Networking Attending industry events, conferences, and workshops to network with potential clients and fellow voice actors is a must. Freelancing can be a lonely gig, so growing your connection base can make it feel less solitary and like you have a wall of support behind you.

Building relationships within the voiceover industry can lead to referrals and project opportunities. Most weeks I pass work to other VOs when a client asks for a referral. Why wouldn’t I? I’m yet to master a female Scottish accent.


You should also network with other types of business or even businesses in your own sector. Some of my closest “colleagues” work in sectors far removed from the creative world, but they are still running businesses. Also, every business has a telephone – professionally recorded voicemail messages hint hint.



CAN YOU GET WORK DOING THIS? Yes. Remember to forge relationships instead of going in with the hard sell.


EFFORT RATING: 8. It depends what sort of networking you do. Online networking is much more time efficient. Face to face networking is VERY GOOD for meeting people but when you factor in travel time etc, then it can quickly become “OMG I’VE LOST HALF A DAY”.

EFFORT RATING FOR EARLY MORNING EVENTS: 10. If meeting other business people at 6am scares you, get up earlier all the time. It will revolutionise your life! Sounds a bit fluffy and hippy. I agree. But read about the advantages of getting up before everybody else and see if it changes your mind.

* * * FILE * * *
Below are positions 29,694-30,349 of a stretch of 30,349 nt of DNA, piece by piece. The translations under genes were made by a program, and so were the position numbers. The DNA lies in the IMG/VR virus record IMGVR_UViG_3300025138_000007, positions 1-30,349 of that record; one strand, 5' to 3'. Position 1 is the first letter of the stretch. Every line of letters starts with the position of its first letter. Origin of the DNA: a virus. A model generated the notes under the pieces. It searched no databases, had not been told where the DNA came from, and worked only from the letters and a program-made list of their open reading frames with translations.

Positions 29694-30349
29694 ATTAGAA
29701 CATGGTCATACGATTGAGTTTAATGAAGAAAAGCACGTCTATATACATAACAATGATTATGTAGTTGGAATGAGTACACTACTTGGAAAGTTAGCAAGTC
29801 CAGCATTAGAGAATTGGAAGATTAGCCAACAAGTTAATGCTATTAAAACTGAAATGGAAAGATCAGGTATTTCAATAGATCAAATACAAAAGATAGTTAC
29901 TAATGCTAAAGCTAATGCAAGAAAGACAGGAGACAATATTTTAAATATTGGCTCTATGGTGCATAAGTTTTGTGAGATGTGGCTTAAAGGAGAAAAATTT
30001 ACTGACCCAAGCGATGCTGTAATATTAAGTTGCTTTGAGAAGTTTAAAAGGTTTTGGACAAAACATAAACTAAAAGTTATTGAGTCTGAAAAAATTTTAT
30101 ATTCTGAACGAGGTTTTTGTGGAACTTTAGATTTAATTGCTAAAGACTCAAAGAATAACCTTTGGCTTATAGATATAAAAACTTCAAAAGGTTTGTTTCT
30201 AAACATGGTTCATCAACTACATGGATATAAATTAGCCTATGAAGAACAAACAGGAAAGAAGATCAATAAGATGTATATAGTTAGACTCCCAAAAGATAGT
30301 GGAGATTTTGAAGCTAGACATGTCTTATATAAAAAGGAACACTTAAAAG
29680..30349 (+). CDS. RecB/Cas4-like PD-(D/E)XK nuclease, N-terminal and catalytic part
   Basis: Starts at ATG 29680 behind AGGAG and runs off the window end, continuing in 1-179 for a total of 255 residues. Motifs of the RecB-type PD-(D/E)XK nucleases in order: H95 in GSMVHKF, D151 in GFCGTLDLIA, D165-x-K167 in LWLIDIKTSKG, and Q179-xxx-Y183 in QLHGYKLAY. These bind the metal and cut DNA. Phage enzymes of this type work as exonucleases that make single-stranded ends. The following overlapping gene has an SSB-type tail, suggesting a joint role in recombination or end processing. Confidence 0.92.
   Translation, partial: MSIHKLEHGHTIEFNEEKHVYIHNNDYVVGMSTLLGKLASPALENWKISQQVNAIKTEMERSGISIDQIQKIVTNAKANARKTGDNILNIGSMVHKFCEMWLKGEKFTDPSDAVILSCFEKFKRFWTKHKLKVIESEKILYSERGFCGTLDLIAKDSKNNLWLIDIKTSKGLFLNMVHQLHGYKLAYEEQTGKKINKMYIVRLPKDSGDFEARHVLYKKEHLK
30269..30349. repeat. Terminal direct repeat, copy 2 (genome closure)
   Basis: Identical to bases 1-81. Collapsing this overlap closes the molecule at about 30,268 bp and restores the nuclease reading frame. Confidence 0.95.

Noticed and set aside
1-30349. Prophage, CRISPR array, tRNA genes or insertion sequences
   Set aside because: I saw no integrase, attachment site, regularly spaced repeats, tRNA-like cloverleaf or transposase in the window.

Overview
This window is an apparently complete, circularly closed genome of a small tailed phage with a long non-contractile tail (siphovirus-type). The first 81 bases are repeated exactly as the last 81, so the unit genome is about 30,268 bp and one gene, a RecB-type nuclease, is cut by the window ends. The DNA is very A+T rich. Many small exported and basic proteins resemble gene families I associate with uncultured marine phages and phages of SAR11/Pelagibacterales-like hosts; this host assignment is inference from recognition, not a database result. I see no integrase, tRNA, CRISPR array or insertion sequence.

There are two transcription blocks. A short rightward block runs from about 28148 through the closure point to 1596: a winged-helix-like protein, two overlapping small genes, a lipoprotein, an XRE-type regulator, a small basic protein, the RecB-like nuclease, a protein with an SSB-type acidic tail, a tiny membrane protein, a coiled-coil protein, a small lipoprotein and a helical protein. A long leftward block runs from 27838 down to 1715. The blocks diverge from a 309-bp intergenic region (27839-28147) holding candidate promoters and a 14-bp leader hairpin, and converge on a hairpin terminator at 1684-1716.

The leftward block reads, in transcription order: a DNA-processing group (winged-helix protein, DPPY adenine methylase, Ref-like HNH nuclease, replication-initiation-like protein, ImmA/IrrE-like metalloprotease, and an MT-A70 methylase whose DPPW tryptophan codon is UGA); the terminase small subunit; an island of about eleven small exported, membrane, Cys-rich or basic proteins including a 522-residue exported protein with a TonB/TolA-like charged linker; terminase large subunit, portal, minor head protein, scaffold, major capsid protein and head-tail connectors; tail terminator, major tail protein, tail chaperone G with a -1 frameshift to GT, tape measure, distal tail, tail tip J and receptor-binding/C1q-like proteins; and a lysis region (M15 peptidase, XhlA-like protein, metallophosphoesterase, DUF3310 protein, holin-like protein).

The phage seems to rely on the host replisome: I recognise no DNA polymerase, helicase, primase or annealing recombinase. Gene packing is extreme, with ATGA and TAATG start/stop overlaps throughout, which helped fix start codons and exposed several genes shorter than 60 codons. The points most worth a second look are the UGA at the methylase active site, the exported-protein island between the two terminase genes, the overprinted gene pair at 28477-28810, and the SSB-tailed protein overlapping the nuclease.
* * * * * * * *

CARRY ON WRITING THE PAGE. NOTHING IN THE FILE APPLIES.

Icon for numbers 1,2,3

Auditioning Lots of voiceover artists find work through auditioning on online platforms. There’s loads of them. Most are tripe and only serve to line their own pockets by taking ridiculous cuts of fees (mainly from the VO).


That said, it’s an easy way to get your voice out to hirers and directors quickly.


Later, you’ll also find yourself getting auditions sent direct to you (away from those platforms) once you start to make a name for yourself.


CAN YOU GET WORK DOING THIS? Yes. It’s a numbers game though. You could do the best audition in the history of auditions, yet if you’re not like the voice the hirer has in their mind, you won’t get it. Move on. Fast.


EFFORT RATING: 0 – 10. It depends how many auditions you do and how long you spend on them!



Icon of a magnifying glass

Search Engine Optimization (SEO) Get a website. Then optimize it.


Search engines allow you to be found by businesses looking for voice artists. I won’t tell you how to do SEO here, just know that it’s REALLY important. And don’t try to learn loads and do it yourself – it’s impossible to keep up with while trying to launch your career.


If you can afford to pay someone to do it, amazing. I’ve had lots of work through my website, which is an incredible feeling. SEO works. Hey, you found me, right?


CAN YOU GET WORK DOING THIS? Yes. There’s no better feeling than having people hire you from your website. They’ve done all the legwork!


EFFORT RATING: 5-10. You can do a lot or a little of your own work on a website. But if you’re not an expert in web design and SEO, find someone who is.



Icon of a speaker